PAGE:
A study by Future Work Institute reveals that the reasons for leaving a job are professional development, the quality of leadership of the direct boss and the government of the company

Human capital management is now one of the keys to the success of any organization. However, the functions usually performed by human resources managers have expanded, and now include aspects such as health, equality, training, communication and emotional management. This is at least the thesis of the Spanish Association of Management and Development of People (AEDIPE), which this year dedicates the 51st edition of its annual congress to analyze how to promote the commitment between employees and company.

Under the motto ‘From the relationship to the commitment’, the organizers of the event are aware that it is no longer enough to relate but it is necessary to get the commitment between employees and company. Valuing the capabilities of each member of the workforce, getting cohesive teams and employees who embrace the values ​​of the company not only improves the working climate but also improves productivity and, therefore, economic results. “In addition,” a committed and even proud employee of his company thinks more and better in it, offering solutions or anticipating problems that can imply significant cost savings. ”

To discuss these issues and learn from the best experiences, an intense program will be held between 19 and 21 October, where speakers from companies such as Adecco, Nestlé, Gestamp, Mahou-San Miguel or Llorente & Cuenca, among others, will be present.

Why employees leave

Among the activities planned for the Congress, a study by the Future Work Institute has analyzed the causes of voluntary rotation in Spanish organizations, which has increased fivefold since 2010, according to Indicator of Work Dynamics (IDL) prepared by Meta4 and IESE Business School.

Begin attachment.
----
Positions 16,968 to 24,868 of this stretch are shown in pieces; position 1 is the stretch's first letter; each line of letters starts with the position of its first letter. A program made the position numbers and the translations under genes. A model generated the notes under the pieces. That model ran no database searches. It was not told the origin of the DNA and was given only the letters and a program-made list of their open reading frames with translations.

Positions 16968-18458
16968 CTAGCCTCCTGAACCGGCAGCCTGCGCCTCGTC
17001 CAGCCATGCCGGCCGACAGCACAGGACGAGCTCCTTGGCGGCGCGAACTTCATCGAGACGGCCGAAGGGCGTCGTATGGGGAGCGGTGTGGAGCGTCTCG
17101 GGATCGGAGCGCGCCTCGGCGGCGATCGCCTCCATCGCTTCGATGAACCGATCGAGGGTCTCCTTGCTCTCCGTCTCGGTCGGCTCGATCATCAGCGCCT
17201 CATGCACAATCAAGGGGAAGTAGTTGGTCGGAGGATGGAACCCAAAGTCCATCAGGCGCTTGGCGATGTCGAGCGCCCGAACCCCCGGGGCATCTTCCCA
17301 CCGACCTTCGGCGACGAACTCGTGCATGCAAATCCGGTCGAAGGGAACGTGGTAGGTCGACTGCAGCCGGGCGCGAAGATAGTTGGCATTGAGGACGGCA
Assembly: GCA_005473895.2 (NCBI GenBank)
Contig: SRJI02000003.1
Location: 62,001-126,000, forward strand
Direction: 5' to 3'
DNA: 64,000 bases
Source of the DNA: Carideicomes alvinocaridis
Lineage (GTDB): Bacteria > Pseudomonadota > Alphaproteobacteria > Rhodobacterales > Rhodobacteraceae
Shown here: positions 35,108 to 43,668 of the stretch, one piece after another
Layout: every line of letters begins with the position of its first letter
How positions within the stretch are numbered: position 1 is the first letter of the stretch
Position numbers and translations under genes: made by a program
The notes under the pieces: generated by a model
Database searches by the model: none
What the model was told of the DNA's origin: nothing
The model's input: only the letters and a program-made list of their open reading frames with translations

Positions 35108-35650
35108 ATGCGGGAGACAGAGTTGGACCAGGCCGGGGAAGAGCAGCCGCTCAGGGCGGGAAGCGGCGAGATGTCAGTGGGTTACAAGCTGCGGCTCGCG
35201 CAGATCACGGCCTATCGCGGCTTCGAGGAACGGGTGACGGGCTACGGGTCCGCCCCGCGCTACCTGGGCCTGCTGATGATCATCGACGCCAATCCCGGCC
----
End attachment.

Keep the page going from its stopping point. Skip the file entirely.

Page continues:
This study, based on a survey of 609 people who decided to leave their work in Spain in the last three years, reveals that most of the voluntary rotations are due to factors that the company could have avoided. Among the most frequent causes for leaving the workforce are professional development (52%), quality of direct boss leadership (45%) and company governance (33%). Wages (32%), lack of challenges (23%), lack of autonomy or decision-making capacity (23%), hours worked (21.9%) and ethical considerations (20.8%) are other motives.

When asked what the company would have had to do differently to have stayed, the answers revealed that most sought to feel appreciated or valued (35%) or promotion opportunities (20.4%). Other reasons lie in the governance of the company (19.9%), salary (15.1%) and factors like ‘soft’ organizations such as the pleasant working environment, a creative atmosphere or tolerance to difference, among others ( 11.8%)

The authors of the study conclude that there is “a wide margin of action both to the executives of the companies as to the specialists of human resources in the design of policies and strategies for the management of the human capital”. They also highlight dissatisfaction with leadership as the main cause of departure, “either for lack of appreciation, respect, autonomy or confidence in the vision of leaders, or for reasons related to corporate governance.” That is why they recommend listening, inspiring, empowering and offering more quality feedback and more often.

The cost of not doing so, they add, translates into significant direct costs (between 30% and 120% of the total remuneration of each employee) and indirect costs (loss of productivity and efficiency, impact on workers who remain, supervision…). Sixty percent of respondents also say that they would recommend little or nothing to their old company as a good place to work. The research, therefore, is in full harmony with the approach of the congress, since it is clear that the salary is no longer the best indicator of motivation or job satisfaction and that companies have to start working on other issues to strengthen the links between its collaborators.

Emotional management, key to generating commitment between employees and company

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